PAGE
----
A deal is a deal is a deal, even in the worst recession for a generation. That is the message from the Educational Institute of Scotland to local authority employers who want to reopen the teachers' three-year pay agreement and replace the final year's 2.4 per cent increase with a pay freeze.
The council view is that, under the standstill funding settlement they expect from the Scottish Government, they will not be able to raise pay for other sectors of the workforce. How can they tell janitors, classroom assistants or dinner ladies their pay is being frozen, while at the same time paying teachers an additional 2.4 per cent? It's a reasonable question.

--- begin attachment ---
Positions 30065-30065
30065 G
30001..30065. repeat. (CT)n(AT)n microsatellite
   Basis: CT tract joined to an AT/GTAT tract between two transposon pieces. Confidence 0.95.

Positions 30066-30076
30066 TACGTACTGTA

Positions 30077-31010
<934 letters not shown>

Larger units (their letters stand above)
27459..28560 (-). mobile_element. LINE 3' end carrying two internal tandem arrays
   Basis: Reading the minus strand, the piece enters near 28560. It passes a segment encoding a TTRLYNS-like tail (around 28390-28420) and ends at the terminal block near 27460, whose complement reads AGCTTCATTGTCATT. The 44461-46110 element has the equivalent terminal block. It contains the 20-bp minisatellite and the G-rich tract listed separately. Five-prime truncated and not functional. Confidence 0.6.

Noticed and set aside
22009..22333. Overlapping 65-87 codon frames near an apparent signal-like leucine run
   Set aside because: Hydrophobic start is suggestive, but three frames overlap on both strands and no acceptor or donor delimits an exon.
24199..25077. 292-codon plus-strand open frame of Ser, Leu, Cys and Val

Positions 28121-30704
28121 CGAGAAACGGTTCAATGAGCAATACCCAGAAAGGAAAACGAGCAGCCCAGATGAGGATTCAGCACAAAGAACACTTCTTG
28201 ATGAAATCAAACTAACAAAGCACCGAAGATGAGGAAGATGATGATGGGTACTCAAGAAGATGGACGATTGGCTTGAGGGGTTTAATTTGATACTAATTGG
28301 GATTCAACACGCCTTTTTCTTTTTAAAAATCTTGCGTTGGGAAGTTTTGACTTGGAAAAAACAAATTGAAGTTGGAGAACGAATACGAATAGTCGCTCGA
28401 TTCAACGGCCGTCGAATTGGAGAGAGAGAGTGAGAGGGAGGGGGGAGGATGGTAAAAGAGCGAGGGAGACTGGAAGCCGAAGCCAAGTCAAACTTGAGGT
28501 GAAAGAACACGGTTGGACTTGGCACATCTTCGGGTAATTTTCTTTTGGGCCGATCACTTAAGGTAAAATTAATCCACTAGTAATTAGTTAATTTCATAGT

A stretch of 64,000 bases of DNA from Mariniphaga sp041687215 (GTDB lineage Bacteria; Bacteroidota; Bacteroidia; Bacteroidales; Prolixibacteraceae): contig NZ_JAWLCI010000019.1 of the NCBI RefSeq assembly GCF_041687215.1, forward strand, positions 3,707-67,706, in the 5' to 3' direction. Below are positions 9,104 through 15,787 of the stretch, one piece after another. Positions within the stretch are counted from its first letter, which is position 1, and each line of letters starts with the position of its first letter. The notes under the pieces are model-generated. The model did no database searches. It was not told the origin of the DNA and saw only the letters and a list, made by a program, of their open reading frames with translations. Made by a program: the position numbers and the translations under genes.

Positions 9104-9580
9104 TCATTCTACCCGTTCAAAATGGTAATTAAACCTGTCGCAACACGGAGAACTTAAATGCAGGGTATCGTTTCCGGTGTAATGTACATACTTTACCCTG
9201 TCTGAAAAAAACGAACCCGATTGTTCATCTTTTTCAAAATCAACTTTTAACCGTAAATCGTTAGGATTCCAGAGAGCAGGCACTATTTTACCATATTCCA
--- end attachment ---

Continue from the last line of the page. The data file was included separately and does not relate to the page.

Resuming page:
But the local authorities cannot escape from the fact it was they and central government that vetoed the teachers' request for a reopener clause in the agreement, saying they needed three years of "financial certainty".
That was then, however, and this is now. While extraordinary times may suggest extraordinary responses, John Swinney, the Finance Secretary, insists existing pay deals must be honoured, so we must assume that councils will not succeed in their bid to break the teachers' settlement. At the same time, he has effectively tied councils' hands by demanding standstill budgets for the next three financial years.
Local authorities will have learnt some hard lessons from this experience. They must now be reflecting on the folly of agreeing a two-year pay deal with other council workers and a three-year one with teachers. As a result, teachers will no doubt enjoy the discomfort of watching council and government negotiators wrestling with their pay in the run-up to the next Scottish parliamentary elections in 2011. With the votes of some 53,000 teachers to play for, will the SNP Government really want to play hardball?